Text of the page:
Get Started with Frida/QBDI

To be able to use QBDI bindings while injecting into a process, it is necessary to understand a bit of Frida to perform some common tasks. Through this simple example based on qbdi-frida-template we will explain a basic usage of Frida & QBDI.

Common tasks

Most actions described here are listed in the Frida documentation, this is mostly a reminder for those used to interact with Frida.

Read Memory

Sometimes it may be necessary to have a look at a buffer or specific part of the memory. We rely on Frida to do it.

var arrayPtr = ptr(0xDEADBEEF)
var size = 0x80
var buffer = Memory.readByteArray(arrayPtr, size)

Write Memory

We also need to be able to write memory:

var arrayPtr = ptr(0xDEADBEEF)
var size = 0x80
var toWrite = new Uint8Array(size);
// Fill your buffer eventually
Memory.writeByteArray(arrayPtr, toWrite)

Allocate an array

If you have a function that takes a buffer or a string as an input, you might need to allocate a new buffer using Frida:

// allocate and write a 2 bytes buffer
var buffer = Memory.alloc(2);
Memory.writeByteArray(buffer, [0x42, 0x42])
// allocate and write an UTF8 string
var str = Memory.allocUtf8String("Hello World !");

Initialize a QBDI object

If frida-qbdi.js (or a script requiring it) is successfully loaded in Frida, a new QBDI object become available. It provides an object oriented access to the framework features.

// Initialize QBDI
var vm = new QBDI();
console.log("QBDI version is " + vm.version.string);
var state = vm.getGPRState();

Instrument a function with QBDI

You can instrument a function using QBDI bindings. They are really close to the C++ ones, with more information is available in Frida/QBDI API bindings documentation.

var functionPtr = DebugSymbol.fromName("function_name").address;
vm.addInstrumentedModule("demo.bin");

var InstructionCallback = vm.newInstCallback(function(vm, gpr, fpr, data) {
    inst = vm.getInstAnalysis();
    gpr.dump(); // Display context
    console.log("0x" + inst.address.toString(16) + " " + inst.disassembly); // Display instruction
    return VMAction.CONTINUE;
});
var iid = vm.addCodeCB(InstPosition.PREINST, instructionCallback, NULL);

vm.call(functionPtr, []);

If you ever want to pass argument to your callback, this can be done via the data argument :

// This callback is used to count the number of basicblocks executed
var userData = { counter: 0};
var BasicBlockCallback = vm.newVMCallback(function(vm, evt, gpr, fpr, data) {
    data.counter++;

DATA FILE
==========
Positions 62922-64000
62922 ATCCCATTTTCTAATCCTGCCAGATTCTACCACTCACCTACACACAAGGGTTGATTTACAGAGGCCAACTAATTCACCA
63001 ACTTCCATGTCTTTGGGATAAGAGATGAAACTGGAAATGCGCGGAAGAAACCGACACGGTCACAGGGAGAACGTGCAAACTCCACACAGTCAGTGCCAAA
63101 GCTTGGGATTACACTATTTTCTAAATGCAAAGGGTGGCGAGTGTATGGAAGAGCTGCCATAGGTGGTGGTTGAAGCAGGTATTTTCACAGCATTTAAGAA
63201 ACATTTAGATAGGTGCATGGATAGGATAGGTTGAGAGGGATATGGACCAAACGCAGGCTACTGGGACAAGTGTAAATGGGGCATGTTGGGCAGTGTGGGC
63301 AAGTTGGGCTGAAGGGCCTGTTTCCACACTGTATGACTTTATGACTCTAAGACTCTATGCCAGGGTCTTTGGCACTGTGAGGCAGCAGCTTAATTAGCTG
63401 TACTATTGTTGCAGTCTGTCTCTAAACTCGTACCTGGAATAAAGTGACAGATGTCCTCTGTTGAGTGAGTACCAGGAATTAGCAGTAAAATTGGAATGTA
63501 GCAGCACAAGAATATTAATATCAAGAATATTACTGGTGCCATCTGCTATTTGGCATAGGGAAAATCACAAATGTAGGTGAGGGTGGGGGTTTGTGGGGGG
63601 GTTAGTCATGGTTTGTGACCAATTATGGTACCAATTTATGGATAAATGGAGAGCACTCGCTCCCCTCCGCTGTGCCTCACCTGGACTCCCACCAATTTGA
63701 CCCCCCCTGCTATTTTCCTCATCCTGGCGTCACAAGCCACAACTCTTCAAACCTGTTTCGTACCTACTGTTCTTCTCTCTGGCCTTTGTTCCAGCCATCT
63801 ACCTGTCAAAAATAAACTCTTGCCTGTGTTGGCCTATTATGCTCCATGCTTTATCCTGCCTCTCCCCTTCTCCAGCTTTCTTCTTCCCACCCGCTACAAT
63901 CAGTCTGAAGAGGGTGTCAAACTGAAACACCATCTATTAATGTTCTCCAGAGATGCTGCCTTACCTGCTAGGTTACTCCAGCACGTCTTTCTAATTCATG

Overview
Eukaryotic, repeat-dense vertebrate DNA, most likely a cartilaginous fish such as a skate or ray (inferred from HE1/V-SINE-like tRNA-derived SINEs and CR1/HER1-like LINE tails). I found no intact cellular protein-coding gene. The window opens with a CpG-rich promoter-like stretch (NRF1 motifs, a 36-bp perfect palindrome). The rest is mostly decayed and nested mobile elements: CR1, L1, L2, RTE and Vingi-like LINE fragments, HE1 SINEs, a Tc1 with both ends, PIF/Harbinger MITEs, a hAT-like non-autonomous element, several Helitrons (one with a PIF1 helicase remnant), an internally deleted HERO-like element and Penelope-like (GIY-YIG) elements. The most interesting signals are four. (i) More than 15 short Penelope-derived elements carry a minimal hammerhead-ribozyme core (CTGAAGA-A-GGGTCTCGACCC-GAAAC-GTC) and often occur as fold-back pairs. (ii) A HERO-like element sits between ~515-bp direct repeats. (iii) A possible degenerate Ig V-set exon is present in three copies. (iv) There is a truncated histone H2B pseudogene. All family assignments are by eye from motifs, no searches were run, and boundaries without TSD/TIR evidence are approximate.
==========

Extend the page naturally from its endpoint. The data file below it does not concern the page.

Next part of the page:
return VMAction.CONTINUE;
});
vm.addVMEventCB(VMEvent.BASIC_BLOCK_ENTRY, BasicBlockCallback, userData);
console.log(userData.counter);

Scripts

Bindings can simply be used in Frida REPL, or imported in a Frida script, empowering the bindings with all the nodejs ecosystem.

const qbdi = require('/usr/local/share/qbdi/frida-qbdi'); // import QBDI bindings
qbdi.import(); // Set bindings to global environment

var vm = new QBDI();
console.log("QBDI version is " + vm.version.string);

This simple script can be compiled with frida-compile utility (see Frida documentation). It will be possible to load it in Frida in place of frida-qbdi.js, allowing to easily create custom instrumentation tools with in-process scripts written in JavaScript and external control in Python (or any language supported by Frida).

Complete example

If you already had a look at the default instrumentation of the template generated with qbdi-frida-template you will be familiar with the following example. What it does is creating a native call to the Secret() function, and instrument it looking for XOR.

Source code

#include <stdlib.h>
#include <stdio.h>
#include <unistd.h>
#include <string.h>

#if defined(_MSC_VER)
# define EXPORT __declspec(dllexport)
#else  // _MSC_VER
# define EXPORT __attribute__ ((visibility ("default")))
#endif


EXPORT int Secret(char* str)
{
    int i;
    unsigned char XOR[] = {0x51,0x42,0x44,0x49,0x46,0x72,0x69,0x64,0x61};
    size_t len = strlen(str);

    printf("Input string is : %s\nEncrypted string is : \n", str);

    for (i = 0; i < len; i++) {
        printf("0x%x,", str[i]^XOR[i%sizeof(XOR)]);
    }
    printf("\n");
    fflush(stdout);
    return 0;
}

void Hello()
{
    Secret("Hello world !");
}

int main()
{
    Hello();
}

Instrumentation code

// QBDI
const qbdi = require('/usr/local/share/qbdi/frida-qbdi'); // import QBDI bindings
qbdi.import(); // Set bindings to global environment

// Initialize QBDI
var vm = new QBDI();
var state = vm.getGPRState();
var stack = vm.allocateVirtualStack(state, 0x100000);

// Instrument "Secret" function from demo.bin
var funcPtr = Module.findExportByName(null, "Secret");
if (!funcPtr) {
    funcPtr = DebugSymbol.fromName("Secret");
}
vm.addInstrumentedModuleFromAddr(funcPtr);

// Callback on every instruction
// This callback will print context and display current instruction address and dissassembly
// We choose to print only XOR instructions
var icbk = vm.newInstCallback(function(vm, gpr, fpr, data) {
    inst = vm.getInstAnalysis();
    if (inst.mnemonic.search("XOR")){
        return VMAction.CONTINUE;
    }
    gpr.dump(); // Display context
    console.log("0x" + inst.address.toString(16) + " " + inst.disassembly); // Display instruction dissassembly
    return VMAction.CONTINUE;
});
var iid = vm.addCodeCB(InstPosition.PREINST, icbk);

// Allocate a string in remote process memory
var strP = Memory.allocUtf8String("Hello world !");
// Call the Secret function using QBDI and with our string as argument
vm.call(funcPtr, [strP]);